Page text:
View from the top of Old Man of Coniston hike in Lake District National Park, England.
Where are Kevin and Ruth now? Preston, Lancashire, England.

Where are Kevin and Ruth going next? Wyke, West Yorkshire, England on May 29th!

Saturday, July 31, 2021

Touring Europe can be expensive. But not if you have your own motorhome!

And we've been looking forward to showing you just how inexpensive it can be to tour Europe in a motorhome.

July of 2021 is the first of many months for us touring Europe in the years ahead. So, here's our expense report for the first month of our extended European RV touring.

We spent a total of $1,523 CAD ($1,220 USD, €1,029) in the month of July.

Of course you have to remember that we are not on vacation! This is our lifestyle, so we don't run out to try the best restaurants or spend money at the big tourist attractions or stay at resort style RV parks. Although we certainly do more of that kind of discretionary spending when we are in cheaper countries.

Here's how it all broke down... (note, the following figures are all in $CAD)...

Fuel: We certainly don't have a set plan, and I'm sure it will vary from month to month. But we think that we will average out to about 12,000 kms (7,400 miles) per year. In July, we put 1,100 kms (682 miles) on Max. He came to us with a full tank of fuel, and we only filled him up once. The cost was $160.

Propane: We actually have used both 11 kg propane cannisters since we set out, but have only paid to have one refilled. The cost was $44.50 

Groceries: I had guessed $550 in the budget, and we ended up spending $534. Not bad, considering Netherlands is not one of the cheaper European countries.

Meals out: We spent $27 on one lunch out. 

Alcohol: I had budgeted $125, and we ended up spending $140. Not bad. Just beer and wine, with a couple of bottles of sherry. No hard stuff

Miscellaneous: At $452, this was higher than expected. Our travel medical insurance was $170. Laundry is ridiculously expensive in Netherlands. We spent $40 on laundry, and did a bunch of washing by hand. Cellular internet is also expensive, and we spent $110 on that. We also bought a new camera bag at $59, and a bicycle cover at $33. (We don't have bikes here yet, but we plan to bring our bikes back from Canada at the end of September.)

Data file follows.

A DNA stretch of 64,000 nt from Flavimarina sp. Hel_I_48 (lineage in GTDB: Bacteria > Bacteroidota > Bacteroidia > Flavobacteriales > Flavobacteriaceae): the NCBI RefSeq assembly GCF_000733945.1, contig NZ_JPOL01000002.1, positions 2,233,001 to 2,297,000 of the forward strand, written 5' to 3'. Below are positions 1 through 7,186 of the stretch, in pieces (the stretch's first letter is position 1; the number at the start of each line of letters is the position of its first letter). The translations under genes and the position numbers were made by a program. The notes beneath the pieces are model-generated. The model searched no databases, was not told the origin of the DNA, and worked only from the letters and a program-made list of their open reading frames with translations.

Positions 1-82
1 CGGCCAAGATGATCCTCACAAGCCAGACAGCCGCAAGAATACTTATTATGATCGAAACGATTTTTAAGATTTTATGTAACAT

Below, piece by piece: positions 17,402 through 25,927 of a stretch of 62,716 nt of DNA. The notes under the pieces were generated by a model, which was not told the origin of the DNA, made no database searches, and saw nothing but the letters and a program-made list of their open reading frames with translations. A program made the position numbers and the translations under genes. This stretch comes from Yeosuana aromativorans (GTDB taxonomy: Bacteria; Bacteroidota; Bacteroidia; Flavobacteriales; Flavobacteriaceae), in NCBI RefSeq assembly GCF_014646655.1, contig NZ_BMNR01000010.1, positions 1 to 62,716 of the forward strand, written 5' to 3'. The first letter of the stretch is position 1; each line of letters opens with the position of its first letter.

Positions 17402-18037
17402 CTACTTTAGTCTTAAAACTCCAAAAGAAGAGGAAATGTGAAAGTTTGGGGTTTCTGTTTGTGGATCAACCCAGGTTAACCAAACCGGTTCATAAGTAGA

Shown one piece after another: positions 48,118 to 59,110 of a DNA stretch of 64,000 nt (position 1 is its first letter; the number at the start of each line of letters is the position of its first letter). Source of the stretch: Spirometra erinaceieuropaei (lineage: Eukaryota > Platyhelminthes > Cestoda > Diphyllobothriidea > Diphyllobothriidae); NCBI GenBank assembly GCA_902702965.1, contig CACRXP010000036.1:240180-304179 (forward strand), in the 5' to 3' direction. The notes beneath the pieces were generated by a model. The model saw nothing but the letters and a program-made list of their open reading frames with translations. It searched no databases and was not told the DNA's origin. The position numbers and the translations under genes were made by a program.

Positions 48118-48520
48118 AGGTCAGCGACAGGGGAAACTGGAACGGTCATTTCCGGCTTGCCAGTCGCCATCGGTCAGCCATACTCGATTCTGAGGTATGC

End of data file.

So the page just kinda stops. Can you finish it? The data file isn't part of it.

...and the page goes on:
Entertainment: We spent $2.70 on a walking tour map. We also did a lot of walking and exploring for free! It's actually hard to believe that we didn't spend more money on entrance fees and admissions, but there just wasn't anything that piqued our interest enough, and we found a lot of things were overpriced to us.

Overnight: We spent a total of $102. That was $8.50 for a paid app, and seven paid nights, for an average of $13.35 per night. 

Travel: $62 to have our vaccination certificates officially translated to English to enable us to travel to Canada.

So, not bad. 

$1,500 CAD per month is about what we are expecting to spend while touring Europe by motorhome over the long term.



  1. Replies
    1. Yes we have heard that and in a few other places around Turkey.

  2. Replies
    1. Yep, we are pretty happy with our expenses this past month. We certainly don't feel like we were deprived of anything. :-)

  3. And my husband doesnt think we can do this on his work pension, which is more than double what you average per month for an expense.

    1. It all depends on how you like to travel! Our biggest savings over here has been our overnight costs because we have been dry camping and wild camping the majority of the time, Our second biggest savings has been not eating out. It will be interesting to see how our expenses will come out over the winter months when we are in cheaper countries.

  4. It seems in Sherman you had an RV washer, which I think was just a bucket that would spin? I may be thinking of someone else, but have you thought about that to cut costs long term? I know you would have to do it more often, but I've read good reviews about them.

    1. Yes, we did have a "washer" in Sherman but not it didn't spin. Our washer was a five gallon bucket and a plunger style washer that you would use arm power to push up and down, the same action you would use to with a plunger as you try to unplug a toilet. The issue with this is that you need access to water, plus it takes up room in Max's "garage" which we don't have much of. Instead, we have a normal size bucket and when we have access to water we put a bit of laundry in that and just hand wash it. The other issue with the other method of washing, is that it is good for clothing but not good on sheets/blankets/towels as they are just too big.


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